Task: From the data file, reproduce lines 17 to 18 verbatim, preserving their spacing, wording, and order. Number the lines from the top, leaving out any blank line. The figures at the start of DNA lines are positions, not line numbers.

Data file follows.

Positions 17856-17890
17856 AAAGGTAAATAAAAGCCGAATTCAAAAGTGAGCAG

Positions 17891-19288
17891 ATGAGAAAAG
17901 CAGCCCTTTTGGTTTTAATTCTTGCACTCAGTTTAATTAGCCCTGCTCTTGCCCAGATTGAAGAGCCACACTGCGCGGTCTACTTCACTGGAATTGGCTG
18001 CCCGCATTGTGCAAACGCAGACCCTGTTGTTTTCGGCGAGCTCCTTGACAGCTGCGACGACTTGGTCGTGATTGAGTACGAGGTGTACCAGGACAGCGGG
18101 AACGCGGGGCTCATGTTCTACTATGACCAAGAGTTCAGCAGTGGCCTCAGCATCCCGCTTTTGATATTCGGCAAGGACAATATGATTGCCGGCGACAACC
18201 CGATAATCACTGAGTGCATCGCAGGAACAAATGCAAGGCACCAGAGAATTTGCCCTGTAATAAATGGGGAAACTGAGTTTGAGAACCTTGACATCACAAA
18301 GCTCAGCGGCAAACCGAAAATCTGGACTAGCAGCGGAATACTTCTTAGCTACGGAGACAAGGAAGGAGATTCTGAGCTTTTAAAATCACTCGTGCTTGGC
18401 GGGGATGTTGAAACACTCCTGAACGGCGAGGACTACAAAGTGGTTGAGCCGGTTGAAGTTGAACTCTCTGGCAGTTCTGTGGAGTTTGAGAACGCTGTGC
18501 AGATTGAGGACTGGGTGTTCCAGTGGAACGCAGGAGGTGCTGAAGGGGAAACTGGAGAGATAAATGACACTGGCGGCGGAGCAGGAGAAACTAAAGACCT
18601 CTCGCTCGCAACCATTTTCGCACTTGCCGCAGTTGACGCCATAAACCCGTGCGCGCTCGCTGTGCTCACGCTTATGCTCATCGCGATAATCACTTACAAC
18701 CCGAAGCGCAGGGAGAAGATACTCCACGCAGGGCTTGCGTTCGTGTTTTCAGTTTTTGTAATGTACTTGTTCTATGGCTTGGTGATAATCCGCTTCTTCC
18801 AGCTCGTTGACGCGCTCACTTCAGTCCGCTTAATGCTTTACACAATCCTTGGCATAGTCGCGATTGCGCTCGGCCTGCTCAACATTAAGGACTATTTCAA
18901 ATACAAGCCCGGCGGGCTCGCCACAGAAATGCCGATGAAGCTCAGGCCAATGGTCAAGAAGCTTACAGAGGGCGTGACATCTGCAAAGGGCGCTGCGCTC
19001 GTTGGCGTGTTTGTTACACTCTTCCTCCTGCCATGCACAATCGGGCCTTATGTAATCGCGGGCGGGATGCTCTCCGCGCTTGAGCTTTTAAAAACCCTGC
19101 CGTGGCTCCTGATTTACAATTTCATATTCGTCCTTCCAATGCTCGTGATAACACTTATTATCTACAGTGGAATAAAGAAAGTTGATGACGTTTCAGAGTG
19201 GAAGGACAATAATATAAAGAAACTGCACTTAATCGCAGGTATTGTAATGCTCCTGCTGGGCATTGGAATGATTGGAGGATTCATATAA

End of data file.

19101 CGTGGCTCCTGATTTACAATTTCATATTCGTCCTTCCAATGCTCGTGATAACACTTATTATCTACAGTGGAATAAAGAAAGTTGATGACGTTTCAGAGTG
19201 GAAGGACAATAATATAAAGAAACTGCACTTAATCGCAGGTATTGTAATGCTCCTGCTGGGCATTGGAATGATTGGAGGATTCATATAA